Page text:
Are You Really Overqualified or is it Age Discrimination?

You’re 43. You’ve been laid off or you’ve decided to look for another position. You start networking and even applying for opportunities you find interesting. You get a few interviews (but it feels as if they are fewer in number than they were when you last looked for work at age 37). But offers? They aren’t coming. And you get a feeling, one that you can’t quite put your finger on, but it sorta, kinda feels as if interviewers and hiring managers think you’re too old.

Job hunt over 50

At 43.

Of course, they don’t say you’re too old, because age discrimination is illegal. Instead they something such as “with your considerable experience, we wonder if you’d be bored in this position,” hinting – but not outright saying – that you may be “overqualified.” Which often does mean “too old.”

So while age discrimination supposedly is a no-no, why are you still hearing that you have too much experience? More importantly,  what can you do about it? For some answers, take a look below.

There’s always the chance that you are, indeed, overqualified. If you keep hearing this over and over again, take a look at the job descriptions for the openings to which you’re applying. If the tasks you’ll be performing and the skills you need to do those jobs really are something you can do with your eyes closed and while walking backwards, perhaps you should aim higher.

But what if the skills/tasks would be something of a do-able reach for you? What if they exactly match your skill set and background? Chances are it’s not because you’re overqualified: it could well be because they consider you “too old.”

We won’t go into the trouble people over the age of 40 and 50 have when it comes to finding work. And we won’t even touch the difficulty people over 60 have (these links speak plenty on their own). Instead, we’ll offer some tips to help you combat ageism in your job search.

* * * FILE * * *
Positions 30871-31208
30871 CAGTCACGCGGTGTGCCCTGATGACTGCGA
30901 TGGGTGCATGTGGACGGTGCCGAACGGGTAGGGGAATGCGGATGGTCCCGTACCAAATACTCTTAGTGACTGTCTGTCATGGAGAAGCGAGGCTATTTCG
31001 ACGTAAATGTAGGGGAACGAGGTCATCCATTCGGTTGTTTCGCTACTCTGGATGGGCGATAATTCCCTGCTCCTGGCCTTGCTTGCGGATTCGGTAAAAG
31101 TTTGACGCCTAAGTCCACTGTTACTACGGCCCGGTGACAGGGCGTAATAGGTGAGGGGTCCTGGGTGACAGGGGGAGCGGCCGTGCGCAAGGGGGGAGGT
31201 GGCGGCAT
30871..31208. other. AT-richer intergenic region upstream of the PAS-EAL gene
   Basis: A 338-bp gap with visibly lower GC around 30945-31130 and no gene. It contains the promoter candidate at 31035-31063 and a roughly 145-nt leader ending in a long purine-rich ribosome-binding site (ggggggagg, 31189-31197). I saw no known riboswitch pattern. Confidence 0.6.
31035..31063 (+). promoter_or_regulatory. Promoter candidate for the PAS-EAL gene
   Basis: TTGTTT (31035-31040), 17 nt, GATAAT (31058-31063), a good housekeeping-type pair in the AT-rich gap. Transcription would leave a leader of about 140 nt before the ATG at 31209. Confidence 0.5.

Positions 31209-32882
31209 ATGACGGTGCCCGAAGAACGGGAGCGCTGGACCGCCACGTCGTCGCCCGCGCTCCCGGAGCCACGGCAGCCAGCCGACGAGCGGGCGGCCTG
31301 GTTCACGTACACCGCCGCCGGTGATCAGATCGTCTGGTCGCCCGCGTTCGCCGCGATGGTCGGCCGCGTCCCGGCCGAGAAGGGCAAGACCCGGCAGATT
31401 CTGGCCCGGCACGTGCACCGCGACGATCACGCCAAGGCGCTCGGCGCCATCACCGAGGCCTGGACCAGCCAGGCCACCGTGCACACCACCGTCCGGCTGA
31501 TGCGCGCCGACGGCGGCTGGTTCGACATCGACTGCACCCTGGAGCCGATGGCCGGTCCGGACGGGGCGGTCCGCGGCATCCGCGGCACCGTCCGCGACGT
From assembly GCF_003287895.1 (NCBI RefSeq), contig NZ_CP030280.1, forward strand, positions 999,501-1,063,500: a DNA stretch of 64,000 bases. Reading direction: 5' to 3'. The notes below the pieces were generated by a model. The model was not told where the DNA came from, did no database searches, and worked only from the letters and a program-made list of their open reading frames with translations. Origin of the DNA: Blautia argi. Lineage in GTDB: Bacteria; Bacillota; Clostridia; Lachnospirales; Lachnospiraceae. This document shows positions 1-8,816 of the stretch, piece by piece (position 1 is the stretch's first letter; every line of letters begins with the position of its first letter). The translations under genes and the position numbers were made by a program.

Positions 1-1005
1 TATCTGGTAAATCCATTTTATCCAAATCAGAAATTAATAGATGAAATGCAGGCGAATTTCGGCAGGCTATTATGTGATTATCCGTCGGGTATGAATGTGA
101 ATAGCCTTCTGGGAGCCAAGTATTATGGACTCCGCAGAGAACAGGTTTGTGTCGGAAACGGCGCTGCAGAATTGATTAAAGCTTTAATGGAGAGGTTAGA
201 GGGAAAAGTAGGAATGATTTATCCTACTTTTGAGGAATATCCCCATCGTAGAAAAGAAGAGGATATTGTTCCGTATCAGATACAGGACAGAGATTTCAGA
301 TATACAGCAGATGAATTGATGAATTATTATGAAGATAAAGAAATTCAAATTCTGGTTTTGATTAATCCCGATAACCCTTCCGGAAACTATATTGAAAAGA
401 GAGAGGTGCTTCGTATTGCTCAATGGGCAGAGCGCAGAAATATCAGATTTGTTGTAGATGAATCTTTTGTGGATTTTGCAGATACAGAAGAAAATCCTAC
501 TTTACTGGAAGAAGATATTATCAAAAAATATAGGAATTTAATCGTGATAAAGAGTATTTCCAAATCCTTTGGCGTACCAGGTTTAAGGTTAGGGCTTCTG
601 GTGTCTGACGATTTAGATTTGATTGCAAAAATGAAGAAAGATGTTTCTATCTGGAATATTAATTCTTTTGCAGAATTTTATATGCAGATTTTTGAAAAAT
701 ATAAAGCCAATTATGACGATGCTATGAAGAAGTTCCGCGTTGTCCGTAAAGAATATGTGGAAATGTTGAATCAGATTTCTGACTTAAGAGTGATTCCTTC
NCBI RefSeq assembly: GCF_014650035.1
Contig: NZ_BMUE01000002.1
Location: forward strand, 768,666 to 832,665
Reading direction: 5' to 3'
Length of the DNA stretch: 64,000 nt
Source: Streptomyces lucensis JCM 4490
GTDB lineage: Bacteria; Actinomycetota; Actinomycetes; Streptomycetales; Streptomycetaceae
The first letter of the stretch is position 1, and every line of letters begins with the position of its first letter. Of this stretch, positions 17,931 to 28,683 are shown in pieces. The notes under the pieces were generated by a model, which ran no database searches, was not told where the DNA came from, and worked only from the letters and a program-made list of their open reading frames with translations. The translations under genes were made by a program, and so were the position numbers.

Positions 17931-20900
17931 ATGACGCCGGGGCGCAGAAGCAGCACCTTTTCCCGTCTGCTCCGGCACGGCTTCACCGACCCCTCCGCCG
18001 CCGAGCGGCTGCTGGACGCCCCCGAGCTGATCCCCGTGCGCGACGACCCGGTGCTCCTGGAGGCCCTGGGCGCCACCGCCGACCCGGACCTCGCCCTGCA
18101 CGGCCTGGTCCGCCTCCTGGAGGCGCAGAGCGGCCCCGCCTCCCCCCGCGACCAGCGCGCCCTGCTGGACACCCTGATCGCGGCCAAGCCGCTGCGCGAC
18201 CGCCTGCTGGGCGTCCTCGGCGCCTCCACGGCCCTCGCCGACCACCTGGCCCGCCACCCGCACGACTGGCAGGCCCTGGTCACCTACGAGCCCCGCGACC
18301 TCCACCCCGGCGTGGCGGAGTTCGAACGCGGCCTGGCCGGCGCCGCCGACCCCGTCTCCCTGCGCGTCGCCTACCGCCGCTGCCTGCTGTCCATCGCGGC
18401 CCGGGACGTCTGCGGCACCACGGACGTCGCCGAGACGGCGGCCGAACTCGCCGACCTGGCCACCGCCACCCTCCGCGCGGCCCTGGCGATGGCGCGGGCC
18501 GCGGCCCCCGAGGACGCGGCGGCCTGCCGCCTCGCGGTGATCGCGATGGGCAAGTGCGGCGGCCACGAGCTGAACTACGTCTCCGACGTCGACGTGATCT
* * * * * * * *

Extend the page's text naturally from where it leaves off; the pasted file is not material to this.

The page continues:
1. Don’t list ALL of your jobs on your resume.

Frankly, it doesn’t matter what anyone did 15 or 20 years ago; it matters what you’ve done lately, so list only those positions from the past 10 or 15 years (maybe 20 if you’ve been at one employer that long, but highlight what you did for that employer for the last 10 years or so).

We know you don’t want to lie, so under “additional experience” mention different “special projects” you worked on.

  1. Reach directly out to hiring managers.

We’ve touched on this before, and the link above also recommends this tactic. Find the contact information of the position’s hiring manager and reach out. Many hiring managers will at least look over the resumes of those people who reach out to them.

  1. Show energy and enthusiasm in the job interview.

Many younger hiring managers believe older candidates have less energy and are waiting to just coast along in their next (“final?”) job so you want to exude vibrancy and energy.  You could try to hide your age, but that can be difficult and there’s always the chance you could try too hard), but you can show enthusiasm and dynamism. If you work out several days a week or hike frequently, etc., don’t be afraid to mention this when an opening appears in the job interview (such as if the interviewer asks you about your hobbies).

  1. You don’t need to highlight your Microsoft Office skills.

Knowing them is considered a given today and highlighting them could add a bit of the fuddy-duddy to you. Instead, if the position requires certain higher level technological skills, highlight them, especially if they are specific tech skills.

  1. Consider looking for work at smaller companies.

Larger companies tend to hire and promote from within. In addition, smaller companies tend to have fewer applicants. Always a good thing, no matter what your age.

  1. Think about working some temporary positions.

The longer you’ve worked, the higher the salary you’re seeking (typically) and higher salaried positions do tend to be longer to come by, no matter what your age. If you’re finding that your job search is taking longer than you anticipated, think about contacting one of our Helpmates offices and registering for temporary assignments with us. Remember, many temporary assignments do turn into regular, full-time positions.

Photo courtesy Thomas Hafeneth/Unsplash.com.

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